Wednesday, October 01, 2014
Thursday, January 19, 2012
The U.S. Fish and Wildlife service recently announced that White Nose Syndrome has killed more than 5.7 million bats in North America. Mylea Bayless, of Bat Conservation International, gives us an update on what’s happening to bat populations and efforts to save them.
Tuesday, February 22, 2011
A fungus dubbed white-nose syndrome, first discovered in bat colonies in 2006, is threatening to wipe out nine species of bats across the country. Since first discovered, scientists estimate that over a million bats have died of the disease. If the animals disappear, their main food source, insects, may balloon to troubling proportions, destroying crops and spreading disease. To tell us more on this story of bats' struggle for survival is Ed Jahn of Oregon Public Broadcasting.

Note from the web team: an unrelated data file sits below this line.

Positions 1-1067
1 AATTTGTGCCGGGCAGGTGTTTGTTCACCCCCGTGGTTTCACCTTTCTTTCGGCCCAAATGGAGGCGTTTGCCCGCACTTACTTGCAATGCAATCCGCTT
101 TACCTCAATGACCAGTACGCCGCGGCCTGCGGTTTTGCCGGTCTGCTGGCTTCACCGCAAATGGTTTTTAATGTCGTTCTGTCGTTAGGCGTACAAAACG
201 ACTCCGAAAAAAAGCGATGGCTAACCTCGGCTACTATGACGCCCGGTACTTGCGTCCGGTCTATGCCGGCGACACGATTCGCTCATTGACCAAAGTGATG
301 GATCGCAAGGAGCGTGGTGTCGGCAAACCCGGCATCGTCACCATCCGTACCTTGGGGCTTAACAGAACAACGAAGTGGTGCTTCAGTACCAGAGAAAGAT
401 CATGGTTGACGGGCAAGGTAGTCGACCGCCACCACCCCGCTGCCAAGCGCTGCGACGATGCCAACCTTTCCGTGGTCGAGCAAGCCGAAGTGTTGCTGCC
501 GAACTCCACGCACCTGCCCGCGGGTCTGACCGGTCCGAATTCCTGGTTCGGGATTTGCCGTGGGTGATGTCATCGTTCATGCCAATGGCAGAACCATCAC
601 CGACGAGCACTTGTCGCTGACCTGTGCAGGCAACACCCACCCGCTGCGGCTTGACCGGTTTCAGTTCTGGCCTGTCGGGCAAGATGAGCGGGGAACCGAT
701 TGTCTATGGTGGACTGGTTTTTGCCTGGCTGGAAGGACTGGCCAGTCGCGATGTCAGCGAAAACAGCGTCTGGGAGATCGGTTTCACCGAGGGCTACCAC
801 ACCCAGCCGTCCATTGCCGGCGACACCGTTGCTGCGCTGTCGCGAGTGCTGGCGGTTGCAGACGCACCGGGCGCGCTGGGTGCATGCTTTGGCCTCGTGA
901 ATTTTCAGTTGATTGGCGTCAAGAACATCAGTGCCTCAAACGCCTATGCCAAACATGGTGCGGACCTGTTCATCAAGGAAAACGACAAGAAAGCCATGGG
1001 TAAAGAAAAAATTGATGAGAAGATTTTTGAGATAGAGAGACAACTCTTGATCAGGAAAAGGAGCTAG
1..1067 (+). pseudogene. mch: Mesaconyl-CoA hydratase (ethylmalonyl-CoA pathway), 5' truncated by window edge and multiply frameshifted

Wednesday, August 18, 2010
Nina Fascione, Executive Director of Bat Conservation International, discusses new research that predicts regional extinctions of one of the most common bat species, the little brown myotis, within two decades due to White-Nose Syndrome. She’ll explain what White-Nose Syndrome is, the recent study, and efforts being made to save the species.